The state usually seldom sees even 60 percent.

Slightly more than half think the war is going badly and has failed to improve security in the United States.Get Breaking News Delivered to Your Inbox CBS News and CBSNews.

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One issue on which voters' opinions have shifted dramatically since 2000 is the state of the economy.In 2000, only 13 percent of voters leaving the polls said that the nation's economy was not good or poor.

In contrast, in preliminary exit poll data from the 2004 election more than half of voters give the economy a not good or poor rating.

Normally, negative perceptions of the economy are generally a bad sign for the incumbent.Supreme Court were unsuccessful.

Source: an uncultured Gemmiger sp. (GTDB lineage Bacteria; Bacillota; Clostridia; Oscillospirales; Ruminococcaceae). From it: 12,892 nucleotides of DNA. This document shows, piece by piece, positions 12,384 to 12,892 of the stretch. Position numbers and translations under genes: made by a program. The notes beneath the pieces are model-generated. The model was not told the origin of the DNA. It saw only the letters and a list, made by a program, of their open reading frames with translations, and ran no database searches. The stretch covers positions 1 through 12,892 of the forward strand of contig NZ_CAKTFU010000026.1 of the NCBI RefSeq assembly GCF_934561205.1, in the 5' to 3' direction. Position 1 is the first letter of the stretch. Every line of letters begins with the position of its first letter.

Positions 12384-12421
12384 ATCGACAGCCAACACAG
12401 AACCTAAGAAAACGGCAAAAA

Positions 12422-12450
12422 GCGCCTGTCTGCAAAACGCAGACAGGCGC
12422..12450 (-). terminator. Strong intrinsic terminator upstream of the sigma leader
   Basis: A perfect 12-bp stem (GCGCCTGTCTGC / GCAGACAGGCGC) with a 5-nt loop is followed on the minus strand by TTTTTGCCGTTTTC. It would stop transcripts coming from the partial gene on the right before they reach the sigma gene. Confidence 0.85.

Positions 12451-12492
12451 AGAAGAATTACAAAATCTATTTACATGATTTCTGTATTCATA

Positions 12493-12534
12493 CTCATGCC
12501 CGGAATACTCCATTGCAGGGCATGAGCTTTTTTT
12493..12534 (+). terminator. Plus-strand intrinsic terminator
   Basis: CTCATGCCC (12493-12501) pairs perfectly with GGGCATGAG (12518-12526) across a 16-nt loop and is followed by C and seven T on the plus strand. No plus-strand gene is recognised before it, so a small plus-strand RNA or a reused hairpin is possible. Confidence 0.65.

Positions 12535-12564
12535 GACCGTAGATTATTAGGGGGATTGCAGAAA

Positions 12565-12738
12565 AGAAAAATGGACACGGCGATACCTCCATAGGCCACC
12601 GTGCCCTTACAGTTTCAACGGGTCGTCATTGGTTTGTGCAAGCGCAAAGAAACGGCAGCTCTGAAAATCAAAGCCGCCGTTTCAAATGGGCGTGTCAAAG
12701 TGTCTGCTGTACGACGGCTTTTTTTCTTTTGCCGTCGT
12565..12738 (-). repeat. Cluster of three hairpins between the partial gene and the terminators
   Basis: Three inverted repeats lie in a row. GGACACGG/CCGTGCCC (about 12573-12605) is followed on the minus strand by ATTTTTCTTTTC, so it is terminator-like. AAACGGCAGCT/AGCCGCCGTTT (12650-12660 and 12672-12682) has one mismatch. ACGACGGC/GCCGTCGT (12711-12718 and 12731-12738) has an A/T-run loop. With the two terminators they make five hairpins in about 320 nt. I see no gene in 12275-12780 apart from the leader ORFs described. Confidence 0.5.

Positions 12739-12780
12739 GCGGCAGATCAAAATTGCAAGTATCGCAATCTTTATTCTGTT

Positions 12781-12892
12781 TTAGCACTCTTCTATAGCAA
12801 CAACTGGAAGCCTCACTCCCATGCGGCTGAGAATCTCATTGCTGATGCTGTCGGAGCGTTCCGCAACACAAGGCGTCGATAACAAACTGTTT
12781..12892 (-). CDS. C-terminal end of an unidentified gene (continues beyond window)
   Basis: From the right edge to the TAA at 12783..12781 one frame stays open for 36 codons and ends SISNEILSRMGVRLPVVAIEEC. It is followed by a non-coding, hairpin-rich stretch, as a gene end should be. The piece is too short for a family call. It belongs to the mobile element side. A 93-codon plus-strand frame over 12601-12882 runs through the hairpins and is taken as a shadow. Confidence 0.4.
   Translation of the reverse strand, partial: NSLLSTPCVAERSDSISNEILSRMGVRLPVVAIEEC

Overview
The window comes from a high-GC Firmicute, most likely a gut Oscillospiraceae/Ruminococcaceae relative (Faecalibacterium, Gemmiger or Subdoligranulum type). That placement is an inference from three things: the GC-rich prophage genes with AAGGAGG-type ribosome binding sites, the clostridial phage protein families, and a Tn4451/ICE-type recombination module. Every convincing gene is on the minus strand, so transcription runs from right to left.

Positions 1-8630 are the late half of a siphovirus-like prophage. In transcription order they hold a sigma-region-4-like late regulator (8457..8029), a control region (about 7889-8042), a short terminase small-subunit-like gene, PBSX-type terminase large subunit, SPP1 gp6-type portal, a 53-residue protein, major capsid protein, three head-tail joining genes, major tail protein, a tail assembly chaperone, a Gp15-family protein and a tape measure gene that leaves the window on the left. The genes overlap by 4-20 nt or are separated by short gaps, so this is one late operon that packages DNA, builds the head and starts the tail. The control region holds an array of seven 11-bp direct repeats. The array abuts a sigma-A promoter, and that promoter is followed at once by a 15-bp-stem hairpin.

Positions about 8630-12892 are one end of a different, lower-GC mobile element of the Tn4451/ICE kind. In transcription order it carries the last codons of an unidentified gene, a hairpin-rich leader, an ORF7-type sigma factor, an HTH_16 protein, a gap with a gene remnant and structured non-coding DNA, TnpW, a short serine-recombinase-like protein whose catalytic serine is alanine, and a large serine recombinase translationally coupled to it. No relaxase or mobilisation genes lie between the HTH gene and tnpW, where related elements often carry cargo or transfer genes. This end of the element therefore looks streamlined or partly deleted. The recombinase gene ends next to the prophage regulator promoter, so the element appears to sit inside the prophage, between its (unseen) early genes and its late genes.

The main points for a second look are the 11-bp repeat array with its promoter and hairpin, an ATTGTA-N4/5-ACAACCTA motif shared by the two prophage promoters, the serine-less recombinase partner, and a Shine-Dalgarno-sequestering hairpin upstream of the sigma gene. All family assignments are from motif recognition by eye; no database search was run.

Early Tuesday, Justice John Paul Stevens, who handles appeals from Ohio, refused a request to stay the 6th Circuit decision.Get Breaking News Delivered to Your Inbox The best estimates are that nearly 75 percent of Ohio's 8 million registered voters will show up to cast their ballots, reports CBS News Correspondent Cynthia Bowers.

The state usually seldom sees even 60 percent.That high turnout combined with bitterly partisan battles over whether all of Ohio's 800,000 new voters are really eligible to cast a ballot add up to trouble.

"We know we're going have problems and the only question is whether the margin will be close enough so those problems will affect the result," Dan Tokaji of Ohio State University said.